Vancouver, BC: Vancouver Aquarium launched a public awareness effort today to save its Marine Mammal Rescue Program, and called upon members of the public to make their support known to the Vancouver Park Board.
The Marine Mammal Rescue Program helps more than 100 sick, injured or orphaned marine mammals that are found stranded annually along the B.C. coastline. Most are treated, rehabilitated and successfully released back into the wild by the rescue program, the only hospital and care facility of its kind in Canada.
But for some – including a false killer whale and a harbour porpoise currently receiving ongoing care through the rescue program – the extent of their injuries or lack of basic survival skills means they cannot survive in their natural habitat, and they need a place to call home.
However, the rescue program is threatened by a proposed Park Board bylaw that would ban all cetaceans from the Vancouver Aquarium, including rescued animals that Fisheries and Oceans Canada deem unfit for release.
“The proposed bylaw has generated concern among our staff, members, and the public about the fate of the Marine Mammal Rescue Program and cetaceans currently in our care,” said Randy Pratt, incoming Chair of the Vancouver Aquarium’s Board of Directors. “We share those concerns, and we are asking the public to make their voices heard on this issue.”
Members of the public can use the Vancouver Aquarium’s online platform (www.vanaqua.org/rescue) to send a short letter to the Park Board expressing their support for the Marine Mammal Rescue Program, and attend the Vancouver Park Board meeting on May 15, 2017. At that meeting, the Vancouver Park Board is expected to vote on the proposed bylaw.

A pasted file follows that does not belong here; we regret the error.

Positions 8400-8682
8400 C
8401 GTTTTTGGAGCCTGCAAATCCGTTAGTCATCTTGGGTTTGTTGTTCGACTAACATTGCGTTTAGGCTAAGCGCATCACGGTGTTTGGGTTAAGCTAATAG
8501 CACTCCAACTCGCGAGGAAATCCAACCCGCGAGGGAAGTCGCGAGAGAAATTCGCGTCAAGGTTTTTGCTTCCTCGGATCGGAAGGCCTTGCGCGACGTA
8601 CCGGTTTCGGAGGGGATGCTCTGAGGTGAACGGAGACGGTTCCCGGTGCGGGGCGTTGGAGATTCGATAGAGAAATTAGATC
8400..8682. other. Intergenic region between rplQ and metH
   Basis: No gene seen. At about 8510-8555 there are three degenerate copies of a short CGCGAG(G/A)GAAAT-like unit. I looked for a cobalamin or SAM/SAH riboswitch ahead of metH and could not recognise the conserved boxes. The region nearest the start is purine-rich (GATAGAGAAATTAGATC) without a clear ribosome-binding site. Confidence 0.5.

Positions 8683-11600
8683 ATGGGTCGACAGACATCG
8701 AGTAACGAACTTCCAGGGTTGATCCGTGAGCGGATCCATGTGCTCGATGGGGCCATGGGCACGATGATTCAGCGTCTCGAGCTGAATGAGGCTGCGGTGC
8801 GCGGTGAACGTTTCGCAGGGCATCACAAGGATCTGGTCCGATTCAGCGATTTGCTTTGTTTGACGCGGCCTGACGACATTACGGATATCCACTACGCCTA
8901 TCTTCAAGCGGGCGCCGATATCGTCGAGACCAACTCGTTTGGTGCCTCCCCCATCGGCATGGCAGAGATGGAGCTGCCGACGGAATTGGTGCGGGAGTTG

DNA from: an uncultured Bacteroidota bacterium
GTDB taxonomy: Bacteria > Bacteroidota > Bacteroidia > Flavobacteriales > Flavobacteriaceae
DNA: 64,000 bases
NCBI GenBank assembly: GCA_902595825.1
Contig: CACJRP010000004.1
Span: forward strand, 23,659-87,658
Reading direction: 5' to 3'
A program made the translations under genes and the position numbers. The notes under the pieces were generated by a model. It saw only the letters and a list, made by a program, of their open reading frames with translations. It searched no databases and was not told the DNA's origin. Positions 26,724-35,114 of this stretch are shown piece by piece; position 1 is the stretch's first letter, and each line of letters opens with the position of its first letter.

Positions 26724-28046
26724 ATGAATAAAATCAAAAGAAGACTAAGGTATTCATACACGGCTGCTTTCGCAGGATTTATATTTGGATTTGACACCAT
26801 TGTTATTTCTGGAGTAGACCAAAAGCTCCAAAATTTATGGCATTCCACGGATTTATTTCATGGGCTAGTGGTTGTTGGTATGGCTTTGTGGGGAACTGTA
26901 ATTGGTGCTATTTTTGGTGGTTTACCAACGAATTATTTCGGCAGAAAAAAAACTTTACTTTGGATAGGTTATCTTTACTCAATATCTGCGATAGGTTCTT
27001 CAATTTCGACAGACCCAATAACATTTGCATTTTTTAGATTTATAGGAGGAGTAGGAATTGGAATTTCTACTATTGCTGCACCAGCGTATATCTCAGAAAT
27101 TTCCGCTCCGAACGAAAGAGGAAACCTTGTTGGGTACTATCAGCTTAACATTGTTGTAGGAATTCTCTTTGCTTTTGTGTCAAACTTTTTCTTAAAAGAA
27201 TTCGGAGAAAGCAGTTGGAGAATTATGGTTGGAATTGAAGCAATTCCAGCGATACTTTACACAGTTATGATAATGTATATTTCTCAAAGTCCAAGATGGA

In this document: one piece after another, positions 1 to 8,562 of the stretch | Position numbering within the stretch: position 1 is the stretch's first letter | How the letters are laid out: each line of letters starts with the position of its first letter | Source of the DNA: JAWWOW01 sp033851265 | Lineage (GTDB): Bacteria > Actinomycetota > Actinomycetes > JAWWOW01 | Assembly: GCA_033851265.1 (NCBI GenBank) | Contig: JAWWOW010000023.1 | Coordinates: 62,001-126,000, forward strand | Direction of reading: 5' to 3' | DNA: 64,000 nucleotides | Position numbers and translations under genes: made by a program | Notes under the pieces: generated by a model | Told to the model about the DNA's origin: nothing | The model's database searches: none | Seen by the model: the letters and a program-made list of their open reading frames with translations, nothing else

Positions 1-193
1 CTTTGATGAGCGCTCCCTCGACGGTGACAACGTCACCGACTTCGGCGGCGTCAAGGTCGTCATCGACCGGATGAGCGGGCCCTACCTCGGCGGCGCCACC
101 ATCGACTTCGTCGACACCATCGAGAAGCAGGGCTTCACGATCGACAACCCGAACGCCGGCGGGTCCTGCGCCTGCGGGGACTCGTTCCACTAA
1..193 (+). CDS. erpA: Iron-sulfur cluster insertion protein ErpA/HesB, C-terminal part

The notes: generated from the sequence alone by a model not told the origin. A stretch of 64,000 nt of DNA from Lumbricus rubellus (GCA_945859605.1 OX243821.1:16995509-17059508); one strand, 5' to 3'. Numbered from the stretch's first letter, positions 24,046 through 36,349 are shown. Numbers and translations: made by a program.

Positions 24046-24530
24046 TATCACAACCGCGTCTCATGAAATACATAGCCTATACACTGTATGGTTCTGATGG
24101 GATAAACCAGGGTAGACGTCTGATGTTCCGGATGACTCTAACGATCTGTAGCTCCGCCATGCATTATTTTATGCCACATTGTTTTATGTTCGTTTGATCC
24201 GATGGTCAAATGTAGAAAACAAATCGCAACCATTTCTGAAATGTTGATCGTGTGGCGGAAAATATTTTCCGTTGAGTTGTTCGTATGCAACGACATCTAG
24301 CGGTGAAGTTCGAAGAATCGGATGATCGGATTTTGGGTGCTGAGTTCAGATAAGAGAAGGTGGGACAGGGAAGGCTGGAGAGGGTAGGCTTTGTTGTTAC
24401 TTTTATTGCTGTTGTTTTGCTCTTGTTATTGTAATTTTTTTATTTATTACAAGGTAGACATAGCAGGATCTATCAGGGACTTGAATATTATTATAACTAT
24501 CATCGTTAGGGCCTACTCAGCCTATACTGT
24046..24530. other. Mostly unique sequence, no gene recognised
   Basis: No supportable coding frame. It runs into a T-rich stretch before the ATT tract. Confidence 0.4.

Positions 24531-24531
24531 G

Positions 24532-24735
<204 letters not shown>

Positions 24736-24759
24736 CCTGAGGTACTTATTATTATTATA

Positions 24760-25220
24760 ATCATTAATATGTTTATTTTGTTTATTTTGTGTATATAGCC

Currently, the Marine Mammal Rescue Program is the only one of its kind in Canada, with the accreditation, resources and expertise to provide ongoing care for non-releasable marine mammals. The rescue program is governed by Fisheries and Oceans Canada, which ultimately decides whether an animal can be released back into the wild after its rehabilitation.
“Our top priority is the health and welfare of animals in our care,” said Dr. Martin Haulena, Head Veterinarian, Vancouver Aquarium. “Not only would the proposed ban jeopardize Canada’s only Marine Mammal Rescue Program, it would eliminate our ability to save the most vulnerable animals – those that cannot care for themselves.”
Vancouver Aquarium CEO John Nightingale added: “The proposed bylaw undermines the health and welfare of sick, injured or orphaned marine mammals including whales, dolphins, and porpoises. We are committed to the marine mammals who need our care, to education, and to ocean conservation. Please join us in making your voice heard. We appreciate your support.”
Vancouver Aquarium Marine Science Centre
The Vancouver Aquarium Marine Science Centre is a non-profit society dedicated to the conservation of aquatic life. www.vanaqua.org